My punishment (well, besides ending up sitting next to the two 22-year-old faux comedians, our number one worst passengers of 2012 below): the space in front of my seat was wide enough for people to walk through. Two children used it as a thoroughfare all night. They clambered over my feet at least ten times before I--and the French woman sitting next to me--got huffy with them. Again, where are the parents? Finally, the flight attendant asked me if the children were annoying me. 'Not as much as Abbot and Costello on crack across the aisle,' I said, only confusing her and making myself look a bit crazy.

6. Me   

5. The person who puts her bag--sorry, ladies, it's usually a woman--twelve rows BEHIND her. Why? If you can't put your bag in the overhead bin above your seat, you should always put it in front of you. OK, rarely it's possible to leave the plane from the back, but usually it's almost impossible to go backwards in a plane once everyone has stood up. I have come to my own conclusions about why this person behaves in this way (aerosocio-anthropological tie-in!). She did not receive enough affection from her father. Far-fetched? Not at all. See, to get that bag, she'll have to involve a chain of around twelve men, all doing their part for the pouty, sweet woman in the front. 'Thank you!" she cries to each one of them from the bottom of her love-starved heart. They all think she's an idiot.

4. Me?

3. (Actually a subgroup of number one above, but hey.) People who rush to the front of the plane before it has reached its final position at the terminal because they are scared shitless that they will miss their connecting flight. Yes, they'll probably miss it and I do feel for them. I've been in this situation so many times. But you know, people miss flights. It happens. It is so much more important to remain calm. Wine helps.

2. I'm an aisle person. If you're also an aisle person, you'll understand what I'm about to say. 'Stop bumping into me!' It's not like I'm four feet wide and sticking out into the aisle ten inches. I'm a short, demure, adorable man whose left shoulder has been through the mill this year, but passengers and flight attendants alike don't seem to get this. Should I wear a sign? Something like I HIT BACK?

I'm not perfect. I rolled my suitcase over a woman's toe yesterday in Lisbon. She moved forward just as I was moving from one queue to another. It was my fault. I should have been watching where she was going. That to say: people bump into each other. This is the nature of a social group. A simple 'I'm sorry (and here's twenty bucks),' would cover a multitude of sins.

1. Dudes sitting across the aisle from me on my flight from Newark to Lisbon. What is it about 22-year-old Americans who have no thoughts of their own but can only parrot moderately humorous American comedians' sticks and awful lines from bad Adam Sandler movies? I don't find Adam Sandler funny, so why do you think I'll find you funny impersonating him? Dudes, you are not there to entertain the entire cabin. All night. Non-stop. I even put my headphones on and turned up the volume as high as it would go, and I could still hear you. I could hear you from the lavatory! I can still hear you. There should be an aerosocio-anthropological rule against you! In fact, people who talk very loudly and laugh explosively at their own lame jokes all night on a transatlantic flight when people are trying to sleep in the most uncomfortable position possible should have to fly in the hull with the Cocker Spaniels and pet snakes. There.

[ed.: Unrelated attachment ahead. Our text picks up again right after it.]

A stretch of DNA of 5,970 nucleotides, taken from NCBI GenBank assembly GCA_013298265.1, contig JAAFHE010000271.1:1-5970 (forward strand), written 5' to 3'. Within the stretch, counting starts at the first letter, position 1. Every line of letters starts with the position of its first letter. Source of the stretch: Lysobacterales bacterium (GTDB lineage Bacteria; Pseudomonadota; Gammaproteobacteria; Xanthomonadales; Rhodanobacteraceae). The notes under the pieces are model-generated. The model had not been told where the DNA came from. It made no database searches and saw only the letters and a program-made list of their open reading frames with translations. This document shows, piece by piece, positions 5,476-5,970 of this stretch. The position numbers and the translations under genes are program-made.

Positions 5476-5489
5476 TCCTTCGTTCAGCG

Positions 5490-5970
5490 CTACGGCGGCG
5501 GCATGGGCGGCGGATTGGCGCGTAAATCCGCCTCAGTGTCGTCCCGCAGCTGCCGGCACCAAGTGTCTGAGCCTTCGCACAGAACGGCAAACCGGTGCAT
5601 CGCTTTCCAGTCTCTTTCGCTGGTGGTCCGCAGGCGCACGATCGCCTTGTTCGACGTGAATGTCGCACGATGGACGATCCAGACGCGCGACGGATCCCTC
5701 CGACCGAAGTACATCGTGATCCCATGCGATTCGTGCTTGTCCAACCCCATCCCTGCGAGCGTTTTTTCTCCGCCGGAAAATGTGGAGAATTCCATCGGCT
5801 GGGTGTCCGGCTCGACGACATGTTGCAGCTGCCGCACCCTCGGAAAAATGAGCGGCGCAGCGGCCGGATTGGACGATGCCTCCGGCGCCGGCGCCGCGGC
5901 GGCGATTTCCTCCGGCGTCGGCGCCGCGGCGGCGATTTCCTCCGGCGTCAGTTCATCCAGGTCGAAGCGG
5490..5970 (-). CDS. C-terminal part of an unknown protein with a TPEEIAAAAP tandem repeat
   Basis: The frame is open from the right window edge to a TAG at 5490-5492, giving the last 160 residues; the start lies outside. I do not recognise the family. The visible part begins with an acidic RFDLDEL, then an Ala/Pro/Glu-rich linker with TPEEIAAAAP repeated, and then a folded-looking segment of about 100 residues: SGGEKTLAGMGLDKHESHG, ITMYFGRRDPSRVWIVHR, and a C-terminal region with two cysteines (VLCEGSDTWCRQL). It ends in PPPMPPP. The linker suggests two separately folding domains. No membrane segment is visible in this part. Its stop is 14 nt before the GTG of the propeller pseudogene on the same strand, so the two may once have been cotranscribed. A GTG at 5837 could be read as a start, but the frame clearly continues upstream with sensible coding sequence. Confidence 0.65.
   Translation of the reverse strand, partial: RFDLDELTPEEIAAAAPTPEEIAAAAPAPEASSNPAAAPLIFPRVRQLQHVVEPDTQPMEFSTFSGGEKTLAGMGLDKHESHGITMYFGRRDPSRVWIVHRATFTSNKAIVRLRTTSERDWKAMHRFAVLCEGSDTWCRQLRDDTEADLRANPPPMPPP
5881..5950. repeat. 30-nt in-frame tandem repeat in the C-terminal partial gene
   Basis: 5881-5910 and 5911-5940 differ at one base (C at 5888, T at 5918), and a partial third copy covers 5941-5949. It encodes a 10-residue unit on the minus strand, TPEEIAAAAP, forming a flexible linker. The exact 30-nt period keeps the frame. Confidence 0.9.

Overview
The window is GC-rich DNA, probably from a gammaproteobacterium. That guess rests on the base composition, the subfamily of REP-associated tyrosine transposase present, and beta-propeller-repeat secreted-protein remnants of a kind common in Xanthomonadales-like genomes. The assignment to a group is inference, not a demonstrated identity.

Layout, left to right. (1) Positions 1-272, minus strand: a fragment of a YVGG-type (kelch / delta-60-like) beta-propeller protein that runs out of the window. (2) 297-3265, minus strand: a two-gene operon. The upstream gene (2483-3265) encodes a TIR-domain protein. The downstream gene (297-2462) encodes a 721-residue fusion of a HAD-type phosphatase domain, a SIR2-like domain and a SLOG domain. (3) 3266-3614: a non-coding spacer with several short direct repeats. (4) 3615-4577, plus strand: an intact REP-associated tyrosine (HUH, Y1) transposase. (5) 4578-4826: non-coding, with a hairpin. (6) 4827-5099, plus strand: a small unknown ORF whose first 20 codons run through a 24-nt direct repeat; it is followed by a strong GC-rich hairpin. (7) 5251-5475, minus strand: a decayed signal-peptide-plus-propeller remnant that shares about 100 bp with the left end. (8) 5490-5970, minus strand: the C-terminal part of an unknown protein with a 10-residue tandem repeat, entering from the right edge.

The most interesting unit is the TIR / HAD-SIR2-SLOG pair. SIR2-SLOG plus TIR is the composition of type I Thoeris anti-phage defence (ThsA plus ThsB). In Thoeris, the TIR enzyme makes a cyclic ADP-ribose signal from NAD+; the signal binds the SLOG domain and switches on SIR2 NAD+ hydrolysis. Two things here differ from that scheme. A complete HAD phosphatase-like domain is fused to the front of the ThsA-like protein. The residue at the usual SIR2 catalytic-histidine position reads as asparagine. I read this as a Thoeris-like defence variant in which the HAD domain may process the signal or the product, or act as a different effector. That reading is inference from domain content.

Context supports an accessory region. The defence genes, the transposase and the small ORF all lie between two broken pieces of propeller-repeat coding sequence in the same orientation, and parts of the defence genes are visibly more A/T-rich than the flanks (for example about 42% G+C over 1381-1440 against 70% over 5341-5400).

I must be off!


Christopher Allen is the author of Conversations with S. Teri O'Type (a Satire). He writes fiction, creative non-fiction and of course this here blog. His work has appeared in numerous places both online and in print. Read more about him HERE.

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Sunday, July 8, 2012

Home for the Drought

My US trip is coming to a close. It's been hot. No, I mean really hot. This year it was so hot and dry on July 4th that the counties surrounding Nashville banned the private use of fireworks. The result of this intense heat is that my body--in effect me--has had to yo-yo between baking and freezing, freezing and baking every day. The air-conditioning is killing me.

This reminds me of a trip to Dubai probably ten years ago. It must have been 110 degrees in the shade (and there is precious little shade in Dubai). On the first day of our trip, we thought swimming in the hotel's pool would provide some relief from the heat. We were wrong. In Dubai the pools are cooled (ala freezing-baking, baking-freezing from above). I suppose this might be great for your immune system (or if you're undergoing therapy for schizophrenia), but I found it unhelpful in both cases.